The United Kingdom is soliciting the public to provide Chinese names to iconic British landmarks in an ambitious $2.5 million global marketing campaign. CCTV America’s Richard Bestic reported this story from London.
There are many picture postcard destinations in the U.K., such as Giant’s Causeway that simply don’t translate into Chinese.
UK hopes to attract Chinese tourists by asking them to name attractionsThe United Kingdom is soliciting the public to provide Chinese names to iconic British landmarks in an ambitious $2.5 million global marketing campaign. CCTV America's Richard Bestic reported this story from London.
With hopes to tap into millions of potential Chinese tourists, U.K. tourism bosses are keen to get Chinese people talking, and naming. The top prize for the best new names is a five story holiday in, you guessed it, the United Kingdom.
“It’s about creating a buzz. The Chinese have a real passion for naming things – places, food items. What we’re trying to do is get the whole of China talking about Britain.” Jos Croft, marketing director for VisitBritain said.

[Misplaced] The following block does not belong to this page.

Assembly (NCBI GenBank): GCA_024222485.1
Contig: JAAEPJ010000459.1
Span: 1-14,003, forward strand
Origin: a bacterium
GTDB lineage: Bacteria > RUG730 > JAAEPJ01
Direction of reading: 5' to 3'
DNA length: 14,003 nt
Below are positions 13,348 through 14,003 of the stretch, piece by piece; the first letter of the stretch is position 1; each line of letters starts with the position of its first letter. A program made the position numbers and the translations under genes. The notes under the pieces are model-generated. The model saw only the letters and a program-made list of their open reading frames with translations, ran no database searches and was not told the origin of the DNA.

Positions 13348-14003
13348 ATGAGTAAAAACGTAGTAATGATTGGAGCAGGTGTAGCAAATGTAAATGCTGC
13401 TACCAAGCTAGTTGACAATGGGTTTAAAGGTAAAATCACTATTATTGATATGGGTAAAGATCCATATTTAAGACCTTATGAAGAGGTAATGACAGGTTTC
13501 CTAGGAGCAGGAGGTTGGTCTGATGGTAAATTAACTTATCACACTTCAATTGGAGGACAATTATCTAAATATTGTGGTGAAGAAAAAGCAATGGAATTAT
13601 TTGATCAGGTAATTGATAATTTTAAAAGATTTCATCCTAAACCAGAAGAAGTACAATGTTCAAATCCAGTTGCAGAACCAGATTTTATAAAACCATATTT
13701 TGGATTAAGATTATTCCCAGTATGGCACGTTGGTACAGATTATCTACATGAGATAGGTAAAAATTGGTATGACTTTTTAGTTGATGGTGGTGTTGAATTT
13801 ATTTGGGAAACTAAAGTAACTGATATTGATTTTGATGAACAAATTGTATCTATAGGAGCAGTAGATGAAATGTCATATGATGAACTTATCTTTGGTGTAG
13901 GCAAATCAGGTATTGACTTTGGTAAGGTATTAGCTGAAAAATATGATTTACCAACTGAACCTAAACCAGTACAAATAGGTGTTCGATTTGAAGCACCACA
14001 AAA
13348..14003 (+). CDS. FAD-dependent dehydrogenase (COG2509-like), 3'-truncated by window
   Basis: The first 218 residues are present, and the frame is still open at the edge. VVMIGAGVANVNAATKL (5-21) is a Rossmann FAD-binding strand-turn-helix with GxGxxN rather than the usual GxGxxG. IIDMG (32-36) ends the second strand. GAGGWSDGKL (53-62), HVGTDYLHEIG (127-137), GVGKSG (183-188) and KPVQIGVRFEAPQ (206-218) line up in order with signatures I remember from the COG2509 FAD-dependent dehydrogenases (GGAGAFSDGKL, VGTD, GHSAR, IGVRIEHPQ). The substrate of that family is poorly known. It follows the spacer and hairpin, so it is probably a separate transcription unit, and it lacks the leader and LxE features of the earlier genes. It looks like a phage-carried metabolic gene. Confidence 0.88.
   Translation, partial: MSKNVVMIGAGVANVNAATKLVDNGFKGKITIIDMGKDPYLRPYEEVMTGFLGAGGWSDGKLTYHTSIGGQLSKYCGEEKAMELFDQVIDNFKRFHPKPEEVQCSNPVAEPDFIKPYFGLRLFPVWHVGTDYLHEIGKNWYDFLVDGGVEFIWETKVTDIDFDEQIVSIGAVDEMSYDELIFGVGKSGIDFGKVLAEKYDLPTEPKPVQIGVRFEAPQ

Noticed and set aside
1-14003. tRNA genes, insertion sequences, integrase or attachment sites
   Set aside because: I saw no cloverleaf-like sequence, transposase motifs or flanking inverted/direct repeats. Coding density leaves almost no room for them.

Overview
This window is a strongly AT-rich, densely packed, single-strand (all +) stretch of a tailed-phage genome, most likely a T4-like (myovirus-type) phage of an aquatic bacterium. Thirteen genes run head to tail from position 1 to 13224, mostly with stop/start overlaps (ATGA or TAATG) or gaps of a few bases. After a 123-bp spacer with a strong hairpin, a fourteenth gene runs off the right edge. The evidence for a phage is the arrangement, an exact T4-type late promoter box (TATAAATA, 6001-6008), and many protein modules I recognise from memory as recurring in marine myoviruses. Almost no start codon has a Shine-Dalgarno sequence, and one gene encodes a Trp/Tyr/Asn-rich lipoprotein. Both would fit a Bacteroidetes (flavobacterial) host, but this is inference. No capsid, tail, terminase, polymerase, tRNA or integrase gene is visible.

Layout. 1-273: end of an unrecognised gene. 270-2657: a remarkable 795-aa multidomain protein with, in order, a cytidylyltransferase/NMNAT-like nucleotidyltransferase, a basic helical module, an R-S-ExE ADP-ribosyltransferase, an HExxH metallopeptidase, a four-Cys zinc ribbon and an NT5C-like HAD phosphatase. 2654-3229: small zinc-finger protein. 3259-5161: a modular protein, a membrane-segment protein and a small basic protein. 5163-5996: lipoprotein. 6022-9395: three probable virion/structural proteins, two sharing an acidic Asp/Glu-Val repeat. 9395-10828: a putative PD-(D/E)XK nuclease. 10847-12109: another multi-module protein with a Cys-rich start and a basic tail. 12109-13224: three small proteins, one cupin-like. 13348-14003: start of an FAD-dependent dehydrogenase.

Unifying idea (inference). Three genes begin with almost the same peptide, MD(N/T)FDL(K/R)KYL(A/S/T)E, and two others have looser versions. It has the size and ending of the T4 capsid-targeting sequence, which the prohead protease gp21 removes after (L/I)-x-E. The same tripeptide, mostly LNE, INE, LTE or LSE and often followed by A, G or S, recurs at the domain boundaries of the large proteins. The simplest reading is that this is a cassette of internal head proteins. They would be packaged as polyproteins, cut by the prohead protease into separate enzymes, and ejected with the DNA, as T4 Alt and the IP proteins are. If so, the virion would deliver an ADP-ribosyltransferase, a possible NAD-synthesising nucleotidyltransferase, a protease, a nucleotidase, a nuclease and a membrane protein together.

In all there are 101 tourist attractions that need naming, including the Royal Pavilion in Brighton on England’s South Coast. The Trooping of the Colour for the Queen’s official birthday. Along with the Highland Games, and that other Scottish treasure, haggis.
Many of the easy names have already been taken, including Big Ben, which is 大本钟 or Da Ben Zhong, literally, Big Ben Clock, and that other iconic London skyline image, Lun Dun Yan or 伦敦眼, literally translated as The London Eye.
Other British treasures given Chinese monikers include Mr. Bean, who is known as Han Dou or 憨豆, meaning silly Beans.
But there are still a number of people and places yet to be named in Chinese.
“For China it’s a different set of challenges that we have, so we wanted a campaign that was specifically made in China for the Chinese market,” Croft said.